I think the below RANT about sums it up:
“Purchasing Macromedia was the worst decision that Adobe has made in the past decade or so as it they gobbled up their largest, and almost last, competitor.
At this point I would go as far as saying that Adobe has a monopoly on the design market. This is evidenced by the seemingly pointless upgrade to CS5 less than 24 months from the release of CS4. As others have mentioned it, Adobe is basically charging $600 for bug fixes while discontinuing bug fixes on the previous generation. Even Microsoft is still releasing patches for Windows XP and Windows 2003 7+ years from the release of each product.
Many have stated that Apple is attempting to harm Adobe’s business, but Adobe refuses to make use of many Apple built technologies that could significantly improve performance on the Mac versions of CS, this while optimizing code heavily for Windows and leaving 68k and PPC code in the Mac versions. Adobe has tried to make themselves look better by stating that they released free updates to PPC and a beta for Intel (see John Nack’s blog) but in reality Apple pushed developers to move to Cocoa over 10 years ago and only relented to release Carbon as an effort to appease developers. For every subsequent revision of Mac OS X, Apple systematically deprecated old APIs and as many vestiges of OS 9 that they could, meanwhile trying to produce a solid modern framework for software development.
Adobe is simply trying to make the best out of their previous development, which is a good business decision for them, but to effectively move the platform forward Apple had to make choices like killing 64-bit Carbon. While I understand that Adobe had to make a tough decision in how to move forward, they are still releasing new versions of CS without completing the current versions or fixing bugs with software that was released within the previous 2 years. I would even go as far as to say that Microsoft treats their customers better today. Wow!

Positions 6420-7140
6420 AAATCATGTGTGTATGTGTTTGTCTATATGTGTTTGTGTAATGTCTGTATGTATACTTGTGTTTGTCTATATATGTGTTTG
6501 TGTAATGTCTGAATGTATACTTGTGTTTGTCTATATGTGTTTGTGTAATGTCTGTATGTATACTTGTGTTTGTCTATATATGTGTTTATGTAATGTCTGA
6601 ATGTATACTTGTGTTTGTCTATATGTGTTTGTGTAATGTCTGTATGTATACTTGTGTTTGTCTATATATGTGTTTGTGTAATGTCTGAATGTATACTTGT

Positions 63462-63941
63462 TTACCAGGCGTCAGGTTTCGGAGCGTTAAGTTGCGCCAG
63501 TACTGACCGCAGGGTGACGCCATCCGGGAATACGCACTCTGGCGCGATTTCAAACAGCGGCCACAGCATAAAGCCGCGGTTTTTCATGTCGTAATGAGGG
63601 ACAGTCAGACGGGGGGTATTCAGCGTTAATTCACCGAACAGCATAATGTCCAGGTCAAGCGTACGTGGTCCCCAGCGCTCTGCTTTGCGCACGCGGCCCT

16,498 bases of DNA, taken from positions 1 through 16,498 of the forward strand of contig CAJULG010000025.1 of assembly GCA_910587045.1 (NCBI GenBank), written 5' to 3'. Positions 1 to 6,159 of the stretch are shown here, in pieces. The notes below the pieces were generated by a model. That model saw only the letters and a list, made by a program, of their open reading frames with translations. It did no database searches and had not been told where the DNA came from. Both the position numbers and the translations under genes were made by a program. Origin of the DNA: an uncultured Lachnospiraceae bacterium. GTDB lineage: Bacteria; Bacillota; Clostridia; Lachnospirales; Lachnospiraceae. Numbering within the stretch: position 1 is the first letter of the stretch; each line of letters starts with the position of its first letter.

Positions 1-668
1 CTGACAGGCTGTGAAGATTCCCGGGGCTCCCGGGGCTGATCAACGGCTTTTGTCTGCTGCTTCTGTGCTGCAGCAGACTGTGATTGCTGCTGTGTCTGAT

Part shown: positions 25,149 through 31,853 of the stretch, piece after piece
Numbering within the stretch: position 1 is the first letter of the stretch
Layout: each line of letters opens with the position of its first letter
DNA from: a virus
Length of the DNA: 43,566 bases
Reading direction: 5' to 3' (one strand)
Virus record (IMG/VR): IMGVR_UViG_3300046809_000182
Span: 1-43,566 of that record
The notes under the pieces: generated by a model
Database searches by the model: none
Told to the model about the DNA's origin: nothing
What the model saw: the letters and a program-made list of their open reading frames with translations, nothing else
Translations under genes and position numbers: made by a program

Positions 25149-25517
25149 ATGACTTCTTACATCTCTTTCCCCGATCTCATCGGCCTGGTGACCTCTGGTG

Also, for all of those complaining about problems for tools like the Unity game engine, doing a little research you will find that Unity generates an Xcode project for the iPhone. To function properly this would have to generate code that compiles natively with one of the various compilers that Apple has made available as of late. As this is generating native code it will likely not be subject to these restrictions.
Lastly, will someone please tell me how a mouse-over is going to work on a touch enabled OS? Please someone answer this question and tell us what Flash actually provides beyond HTML5 besides a scripting language that designers can understand. Oh wait, they are both scripting or markup languages that don’t actually require substantial knowledge of a high level programming language to develop applications. All this is going to do is create a lot of shovel ware that will likely run poorly. Why should we believe that Adobe will optimize their code for ARM on Mac OS X any better than they have for Intel or PPC on Mac OS X.”